Old Norwegian fishing vessels end up in Africa

A new report reveals that there is a large-scale export of old Norwegian fishing vessels to vulnerable waters along the African coast. 8 ended up outside occupied Western Sahara.

Published 26 April 2023

The above illustration from Global Fishing Watch shows traces of old Norwegian vessels off the coast of occupied Western Sahara.

When Norwegian fishing vessels "expire" they are sold to the coast of Africa, where they are used in fisheries in vulnerable waters.

As many as 47 old Norwegian fishing boats have found their way to the waters off the coast of Africa in the last 25 years.

This is revealed in a report published by the Nature Conservancy, the Support Committee for Western Sahara and the Joint Council for Africa.

Download the report here (or in Norwegian). (The English version of this report was published on 23 December 2023.) 

Based on access to data obtained from the Norwegian Ship Register, we checked the whereabouts of hundreds vessels that had been deleted from the register.

Several of the states where the old vessels are today have highly inadequate management of their fisheries stocks. Several of the ships come there to participate in export-oriented industrial fishing, in competition with small-scale fishermen who normally deliver fish to the local markets. There is thus a connection between the Norwegian quota system on the one hand and food security in many places in Africa on the other.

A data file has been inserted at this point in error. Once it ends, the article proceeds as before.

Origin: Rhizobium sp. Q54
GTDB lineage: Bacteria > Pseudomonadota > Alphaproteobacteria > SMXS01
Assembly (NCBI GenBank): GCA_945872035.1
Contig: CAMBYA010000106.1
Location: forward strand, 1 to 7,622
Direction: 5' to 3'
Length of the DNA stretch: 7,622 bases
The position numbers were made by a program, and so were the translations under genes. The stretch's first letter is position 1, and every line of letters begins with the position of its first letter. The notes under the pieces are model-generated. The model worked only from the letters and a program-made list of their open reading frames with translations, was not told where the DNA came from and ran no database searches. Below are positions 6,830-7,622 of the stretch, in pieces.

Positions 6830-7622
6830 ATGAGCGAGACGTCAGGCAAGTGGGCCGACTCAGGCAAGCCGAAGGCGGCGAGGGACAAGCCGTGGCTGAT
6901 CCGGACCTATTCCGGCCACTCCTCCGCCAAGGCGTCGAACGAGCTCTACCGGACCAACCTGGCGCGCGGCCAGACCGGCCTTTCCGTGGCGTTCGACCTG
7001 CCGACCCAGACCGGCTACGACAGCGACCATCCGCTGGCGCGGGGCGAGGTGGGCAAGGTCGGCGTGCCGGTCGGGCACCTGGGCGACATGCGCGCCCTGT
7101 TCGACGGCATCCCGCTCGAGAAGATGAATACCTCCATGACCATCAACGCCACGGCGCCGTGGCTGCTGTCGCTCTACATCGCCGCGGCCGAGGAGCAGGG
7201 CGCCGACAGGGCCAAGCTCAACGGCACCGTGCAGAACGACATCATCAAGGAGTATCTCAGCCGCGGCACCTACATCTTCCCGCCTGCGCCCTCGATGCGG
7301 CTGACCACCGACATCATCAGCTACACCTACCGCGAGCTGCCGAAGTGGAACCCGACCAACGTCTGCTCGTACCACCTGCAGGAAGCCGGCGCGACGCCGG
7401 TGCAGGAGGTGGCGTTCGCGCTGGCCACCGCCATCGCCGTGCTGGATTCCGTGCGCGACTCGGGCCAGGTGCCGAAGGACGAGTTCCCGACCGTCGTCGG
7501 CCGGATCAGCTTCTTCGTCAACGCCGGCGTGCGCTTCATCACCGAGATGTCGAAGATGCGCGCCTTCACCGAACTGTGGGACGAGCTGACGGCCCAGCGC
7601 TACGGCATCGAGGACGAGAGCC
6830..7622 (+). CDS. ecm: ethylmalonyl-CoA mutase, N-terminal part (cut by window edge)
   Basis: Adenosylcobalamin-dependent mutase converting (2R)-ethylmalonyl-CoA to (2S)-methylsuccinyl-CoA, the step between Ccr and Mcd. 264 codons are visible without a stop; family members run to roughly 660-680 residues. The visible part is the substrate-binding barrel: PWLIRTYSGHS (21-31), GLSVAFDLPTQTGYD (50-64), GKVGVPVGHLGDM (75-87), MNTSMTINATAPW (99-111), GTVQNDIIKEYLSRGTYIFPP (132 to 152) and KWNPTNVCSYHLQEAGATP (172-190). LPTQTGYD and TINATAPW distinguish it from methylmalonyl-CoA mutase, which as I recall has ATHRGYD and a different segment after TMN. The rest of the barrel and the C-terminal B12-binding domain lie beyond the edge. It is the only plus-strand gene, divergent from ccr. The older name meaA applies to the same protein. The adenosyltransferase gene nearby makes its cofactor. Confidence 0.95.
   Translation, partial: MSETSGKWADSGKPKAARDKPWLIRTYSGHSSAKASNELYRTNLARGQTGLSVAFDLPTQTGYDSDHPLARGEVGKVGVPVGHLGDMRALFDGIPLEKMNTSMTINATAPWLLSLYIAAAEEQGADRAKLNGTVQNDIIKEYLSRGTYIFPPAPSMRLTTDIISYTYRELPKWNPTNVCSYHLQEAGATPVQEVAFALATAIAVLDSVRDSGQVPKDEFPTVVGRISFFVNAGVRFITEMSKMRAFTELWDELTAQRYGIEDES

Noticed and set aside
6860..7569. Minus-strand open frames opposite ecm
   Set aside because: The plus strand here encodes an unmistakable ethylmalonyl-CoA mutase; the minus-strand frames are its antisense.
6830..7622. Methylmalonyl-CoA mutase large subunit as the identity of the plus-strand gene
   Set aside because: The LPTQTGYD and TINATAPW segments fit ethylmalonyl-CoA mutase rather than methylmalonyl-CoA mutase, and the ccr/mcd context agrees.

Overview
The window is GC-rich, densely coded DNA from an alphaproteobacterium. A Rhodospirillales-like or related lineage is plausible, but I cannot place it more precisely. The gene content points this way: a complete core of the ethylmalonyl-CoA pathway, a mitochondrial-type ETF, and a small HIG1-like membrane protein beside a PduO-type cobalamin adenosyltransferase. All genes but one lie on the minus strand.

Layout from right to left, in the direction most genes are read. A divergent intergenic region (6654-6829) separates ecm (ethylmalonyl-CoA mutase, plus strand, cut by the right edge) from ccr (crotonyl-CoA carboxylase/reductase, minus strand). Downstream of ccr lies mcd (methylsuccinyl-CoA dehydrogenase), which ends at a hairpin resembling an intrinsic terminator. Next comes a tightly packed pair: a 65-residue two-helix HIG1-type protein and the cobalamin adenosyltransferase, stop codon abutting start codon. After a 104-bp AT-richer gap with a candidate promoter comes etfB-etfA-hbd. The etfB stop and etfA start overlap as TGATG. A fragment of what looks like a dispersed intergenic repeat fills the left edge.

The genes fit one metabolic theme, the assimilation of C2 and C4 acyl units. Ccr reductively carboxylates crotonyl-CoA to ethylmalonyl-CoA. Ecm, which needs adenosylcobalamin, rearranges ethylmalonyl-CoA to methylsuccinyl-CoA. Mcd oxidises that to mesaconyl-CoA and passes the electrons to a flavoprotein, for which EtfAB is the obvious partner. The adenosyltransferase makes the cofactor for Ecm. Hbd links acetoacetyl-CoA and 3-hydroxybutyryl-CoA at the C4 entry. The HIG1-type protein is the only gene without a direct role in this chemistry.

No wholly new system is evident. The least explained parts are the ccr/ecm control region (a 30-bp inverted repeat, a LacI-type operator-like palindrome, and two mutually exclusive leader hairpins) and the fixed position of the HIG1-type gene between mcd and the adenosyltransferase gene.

The average age of the ships that have been sold from Norway and then ended up in African waters is currently 37 years.

“It can often be difficult to know where boats that are sold eventually end up, but that does not mean that Norwegian shipping companies are free from responsibility. The practice of selling decommissioned fishing boats to African countries shows that the routines in Norwegian shipping companies are not good enough”, write the leaders of the Nature Conservation Association, the Norwegian Council for Africa and the Norwegian Support Committee for Western Sahara in an opinion piece in Fiskeribladet.

“There has been a rapid development in the knowledge when it comes to large ships and players scrapping ships in South Asia. With this report, we will shed a spotlight on a similar issue, the sale of decommissioned fishing boats with the environmental footprint that entails”, says Erik Hagen, director of the Norwegian Support Committee for Western Sahara, to Fiskeribladet.

Exports to occupied Western Sahara are particularly controversial. Fishing is carried out on licenses issued by the Moroccan occupation authorities.

The report makes a series of recommendations to the authorities and industry.

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